Pinching Pennies for a Market Edge

Fellows Fall 1998

By Kristan Hutchison

June 07, 2009

Fall, 1998 -- Lorenzo Wiese-Hansen watches his salmon on a video screen as he tosses food pellets, which sink into the water like pennies.

As soon as the salmon stop nibbling, he stops feeding them and pushes the portable video monitor to the next net cage at his Anacortes, Wash., fish farm. It's one of the many ways fish farmers control their expenses, allowing them to market salmon more cheaply than the Alaska fishing industry can. In 10 years the farmers halved the store price of farmed salmon.

Competition from pen-raised salmon has hurt Alaska's fishing industry, as farmed salmon drive down prices and fill markets. Alaska salmon are wild, but they're not free or predictable. While salmon farming companies find ways to save pennies, invest in better equipment and spread the costs over a year-round harvest, Alaska fishermen and processors must pay for all their expenses from whatever is caught in an unpredictable few months.

``Our seafood industry is really hamstrung because we're so seasonal, we're so volatile,'' said Terry Gardiner, president of Norquest Seafoods, with processing plants in Ketchikan and other Alaska towns. ``We really have one hand pinned behind our back.''

In a good year, it actually costs less to catch a salmon in Alaska than to grow one in a pen, but all the added expenses of processing and transporting the fish make it more expensive by the time it reaches the store.

Fishing costs vary depending on the boat, the species and the season. But on average, Southeast salmon fishermen who owned their boats each spent about $57,700 in 1994, based on a survey by state fisheries economist Jeff Hartman in Juneau. That was a good year, so the fishermen pocketed $21,000 on average, after expenses were paid.

Fishing could be cheaper and compete better with salmon farming, said James Anderson, an economist and editor of Seafood Market Analyst, an international publication. He and Anchorage economist Gunnar Knapp said Alaska's fisheries would be more efficient with fewer boats allowed to catch more fish in the most cost-effective way and backed up by a better on-shore infrastructure.

As it is, Alaska fishermen and processors gamble each year with forces beyond their control, while farmers can modify even the food their salmon eat to save money.

``Beneath it all, technology and knowledge are the driver, not all that much different than biotechnology and computers,'' Gardiner said. ``New technology comes along and boom, things take off.''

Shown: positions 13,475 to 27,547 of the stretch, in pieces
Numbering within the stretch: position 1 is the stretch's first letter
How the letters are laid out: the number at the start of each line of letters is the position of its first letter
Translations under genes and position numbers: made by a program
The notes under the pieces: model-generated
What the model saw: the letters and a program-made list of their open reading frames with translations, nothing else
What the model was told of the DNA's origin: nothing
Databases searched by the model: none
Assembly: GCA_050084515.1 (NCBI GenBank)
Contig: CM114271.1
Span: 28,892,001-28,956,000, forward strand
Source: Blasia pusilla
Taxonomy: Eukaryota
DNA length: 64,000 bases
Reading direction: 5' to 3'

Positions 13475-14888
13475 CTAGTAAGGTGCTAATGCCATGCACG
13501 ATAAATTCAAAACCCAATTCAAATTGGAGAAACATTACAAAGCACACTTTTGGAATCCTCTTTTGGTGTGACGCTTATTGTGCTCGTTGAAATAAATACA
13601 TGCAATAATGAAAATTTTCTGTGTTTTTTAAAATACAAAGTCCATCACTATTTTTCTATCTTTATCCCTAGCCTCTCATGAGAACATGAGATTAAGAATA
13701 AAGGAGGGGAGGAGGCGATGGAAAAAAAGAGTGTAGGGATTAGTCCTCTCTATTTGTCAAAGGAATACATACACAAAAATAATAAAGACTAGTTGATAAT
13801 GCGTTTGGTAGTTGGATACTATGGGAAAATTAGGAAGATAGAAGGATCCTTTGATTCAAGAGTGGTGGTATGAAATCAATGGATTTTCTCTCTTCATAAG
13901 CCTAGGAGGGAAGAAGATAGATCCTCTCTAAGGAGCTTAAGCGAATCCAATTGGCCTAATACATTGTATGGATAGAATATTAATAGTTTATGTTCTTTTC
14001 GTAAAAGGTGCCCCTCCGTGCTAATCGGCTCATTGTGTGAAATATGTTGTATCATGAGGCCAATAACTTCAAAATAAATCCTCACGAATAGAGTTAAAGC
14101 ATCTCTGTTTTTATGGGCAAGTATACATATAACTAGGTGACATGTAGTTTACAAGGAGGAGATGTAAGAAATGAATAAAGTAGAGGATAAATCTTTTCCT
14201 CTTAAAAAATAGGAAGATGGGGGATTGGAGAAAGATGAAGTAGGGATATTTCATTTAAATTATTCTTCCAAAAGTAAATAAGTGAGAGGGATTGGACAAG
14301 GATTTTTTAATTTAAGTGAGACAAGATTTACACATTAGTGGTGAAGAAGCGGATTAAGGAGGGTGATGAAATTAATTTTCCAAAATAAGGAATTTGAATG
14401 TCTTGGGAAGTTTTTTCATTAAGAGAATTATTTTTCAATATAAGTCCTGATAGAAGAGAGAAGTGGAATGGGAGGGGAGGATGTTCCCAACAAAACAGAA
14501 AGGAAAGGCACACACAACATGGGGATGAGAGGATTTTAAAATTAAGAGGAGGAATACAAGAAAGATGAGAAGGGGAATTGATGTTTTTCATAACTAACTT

Pennies per pound

The cost of raising fish fell 30 percent in the last 10 years and continues to decline, said Joe McGonigle, head of the Maine Salmon Farmers Association. It costs $1.36 to $1.86 to raise a pound of Atlantic salmon in British Columbia, and even less in Chile.

The biggest expense for fish farmers, which has no parallel for fishermen, is the grocery bill for the ravenous fish. Penned salmon eat oily brown pellets that smell like pet food. Food is 40 to 47 percent of the cost of raising salmon at the fish farm Wiese-Hansen manages in Anacortes, Wash.

The biggest expense for fish farmers, which has no parallel for fishermen, is the grocery bill for the ravenous fish. Penned salmon eat oily brown pellets that smell like pet food. Food is 40 to 47 percent of the cost of raising salmon at the fish farm Wiese-Hansen manages in Anacortes, Wash.

Labor accounts for another 30 percent of the cost in Anacortes, compared to 37 percent for Southeast Alaska salmon fishermen.

In Chile, farmers spend 60 percent of their money on fish food because labor is so cheap.

The high cost of food has driven fish farmers to find more efficient ways to feed fish, including using underwater cameras to avoid overfeeding. Breeding programs also favor salmon that grow faster with less food.

The goal is always to reduce the amount of food needed to grow a pound of fish. In Chile, the average ratio is now 1.45 pounds of food for every pound of fish, less than what a chicken eats to gain a pound of edible meat. Some Norwegian farms can get a pound of fish per pound of feed.

The salmon farming industry is also trying to reduce the cost of the feed itself, which is made of fish meal, fish oil and some vegetable materials. Concentrated rapeseed/canola protein, soy, worm-meal or animal parts could be cheaper alternatives.

About 20 percent of the feed cost is pigment. The coloring is fed to farmed fish so their meat develops the same pink tone wild salmon get by feeding on crustaceans, said Eugenio Larrain of Fundacion Chile, which oversees fish farms in the South American nation.